* Dewey know how much the Los Angeles Dodgers will have to pay the now defunct firm for its work on the team’s Chapter 11 bankruptcy case? About $13M — the equivalent of their pitcher’s salary, or 62% of their first baseman’s pay. [WSJ Law Blog]
* Which Biglaw firms in the Am Law 200 are the most LGBT friendly? Overall, of the 145 firms that participated in the Human Rights Campaign’s survey, 71 received perfect scores. Absolutely fabulous! [Am Law Daily]
* The American Bar Association’s Task Force on the Future of Legal Education wants to know what should be done about law schools. This is a time to keep it simple, stupid: change EVERYTHING! [National Law Journal]
* The New York Court of Appeals invoked the Major Disaster Rule for the first time ever, allowing out-of-state attorneys to perform pro bono services for Hurricane Sandy victims. [Thomson Reuters News & Insight]
* William Adams, the Texas family court judge who got caught beating his daughter, returned to the bench yesterday after a year-long suspension. At least he won’t get physical abuse cases, anymore. [Fox News]
* John Coffey, Senior Status Judge of the Court of Appeals for the Seventh Circuit, RIP. [Journal Sentinel]
The Cardozo law student who sued the U.S. Attorney and U.S. Marshals didn’t get totally shut down. She should quit while she’s not incredibly behind…
A decision just handed down by a judge of the Southern District of New York has important implications for law firm dissolutions.
Bankruptcy, Clerkships, Crime, Drugs, Election 2012, Federal Judges, Guns / Firearms, Job Searches, Law Schools, Layoffs, Money, Morning Docket, Politics, Pro Se Litigants, Romance and Dating, S.D.N.Y., Sam Sparks, State Judges, Student Loans, Texas, Unemployment
* In case you’ve been sleeping under a rock, Mitt Romney picked Rep. Paul Ryan as his Vice Presidential running mate. Putting politics aside, this is a great pick, if only because Ryan is so handsome. Seriously, he’s a total stud. [Wall Street Journal]
* “How can I be the one guy with a good degree who is going to be chronically unemployed?” Sadly, many lawyers are still looking for jobs after (multiple) layoffs, but thanks to a lack of positions, employment is just “not in the cards” for them. [New York Times]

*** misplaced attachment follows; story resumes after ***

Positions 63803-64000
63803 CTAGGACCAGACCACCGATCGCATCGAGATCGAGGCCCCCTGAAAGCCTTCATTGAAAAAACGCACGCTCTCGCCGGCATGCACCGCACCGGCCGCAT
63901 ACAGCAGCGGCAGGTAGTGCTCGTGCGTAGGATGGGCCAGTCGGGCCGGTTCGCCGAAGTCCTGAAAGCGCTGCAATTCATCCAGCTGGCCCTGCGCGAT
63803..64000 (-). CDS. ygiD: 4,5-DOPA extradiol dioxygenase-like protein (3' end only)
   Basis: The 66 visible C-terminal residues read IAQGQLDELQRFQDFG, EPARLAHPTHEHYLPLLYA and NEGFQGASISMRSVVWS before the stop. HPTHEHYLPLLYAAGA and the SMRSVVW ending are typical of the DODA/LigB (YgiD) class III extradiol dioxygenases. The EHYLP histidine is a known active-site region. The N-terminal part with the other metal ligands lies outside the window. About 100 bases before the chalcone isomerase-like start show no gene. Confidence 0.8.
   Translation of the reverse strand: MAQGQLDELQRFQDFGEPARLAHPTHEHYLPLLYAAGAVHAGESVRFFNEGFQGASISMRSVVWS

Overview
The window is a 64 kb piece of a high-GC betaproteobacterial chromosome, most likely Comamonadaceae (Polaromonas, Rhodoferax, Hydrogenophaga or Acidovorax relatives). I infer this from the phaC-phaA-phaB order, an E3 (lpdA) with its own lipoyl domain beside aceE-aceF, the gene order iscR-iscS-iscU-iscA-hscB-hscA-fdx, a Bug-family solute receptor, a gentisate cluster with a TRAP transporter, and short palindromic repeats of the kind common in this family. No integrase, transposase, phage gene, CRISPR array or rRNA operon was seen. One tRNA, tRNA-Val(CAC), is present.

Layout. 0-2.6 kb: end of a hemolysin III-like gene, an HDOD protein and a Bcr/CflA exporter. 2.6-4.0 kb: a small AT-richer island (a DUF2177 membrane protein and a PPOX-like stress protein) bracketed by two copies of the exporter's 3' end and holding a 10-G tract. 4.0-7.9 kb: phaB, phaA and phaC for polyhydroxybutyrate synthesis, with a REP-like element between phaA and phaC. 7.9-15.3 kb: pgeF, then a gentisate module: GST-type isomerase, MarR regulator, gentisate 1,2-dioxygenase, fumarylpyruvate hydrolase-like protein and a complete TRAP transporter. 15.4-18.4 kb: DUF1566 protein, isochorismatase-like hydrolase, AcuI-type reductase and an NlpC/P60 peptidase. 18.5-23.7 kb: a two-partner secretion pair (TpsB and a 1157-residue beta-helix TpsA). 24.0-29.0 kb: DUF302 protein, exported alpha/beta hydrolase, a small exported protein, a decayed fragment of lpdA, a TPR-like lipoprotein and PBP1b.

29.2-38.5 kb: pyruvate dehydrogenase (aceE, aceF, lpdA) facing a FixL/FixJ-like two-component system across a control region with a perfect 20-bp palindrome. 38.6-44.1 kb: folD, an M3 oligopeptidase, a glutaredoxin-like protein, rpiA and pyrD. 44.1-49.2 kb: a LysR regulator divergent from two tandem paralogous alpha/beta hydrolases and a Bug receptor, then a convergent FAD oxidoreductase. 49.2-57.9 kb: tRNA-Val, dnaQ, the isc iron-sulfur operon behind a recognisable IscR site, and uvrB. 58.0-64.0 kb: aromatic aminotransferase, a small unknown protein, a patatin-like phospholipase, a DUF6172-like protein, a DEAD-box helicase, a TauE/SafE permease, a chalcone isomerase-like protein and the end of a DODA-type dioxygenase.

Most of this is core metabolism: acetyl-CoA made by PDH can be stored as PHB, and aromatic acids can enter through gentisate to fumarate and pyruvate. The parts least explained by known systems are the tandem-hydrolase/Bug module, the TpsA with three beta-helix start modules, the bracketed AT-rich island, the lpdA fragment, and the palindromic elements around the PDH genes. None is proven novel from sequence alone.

* Deadliest clerkship? The Washington, D.C. judge who presided over one of the most violent mass shooting cases in the nation’s capital was reportedly held up at gunpoint last week, with her law clerk in tow. [Fox DC]
* Something is rotten in the state of Denmark Texas. Judge Sam Sparks “know[s] the smell of bad fish,” and now wants to know why the USADA waited so long to bring charges against Lance Armstrong. [Bloomberg]
* After reversing a bankruptcy court’s decision that loan repayment would be an “undue hardship” for a law-school debtor, a judge took the time to rip law schools a new one over escalating tuition. [Oregonian]
* Match.com class-action plaintiffs found no love in court after a federal judge ruled that the dating website hadn’t breached its user agreement. Much like their love lives, their claims aren’t getting any action. [Reuters]
* A man who is his own lawyer has a fool for a client: 23% of all cases filed in the federal court for the S.D.N.Y. are brought by pro-se litigants, and the vast majority of them seem to have lost their minds. [New York Post]
It has long been the case in Hong Kong that most UK law firms and a very small minority of US law firms have three month notice periods for their US associates built into their employment contracts. But until about 18 months ago it was not common for any firm to enforce a three month notice period when a US associate left solo[…]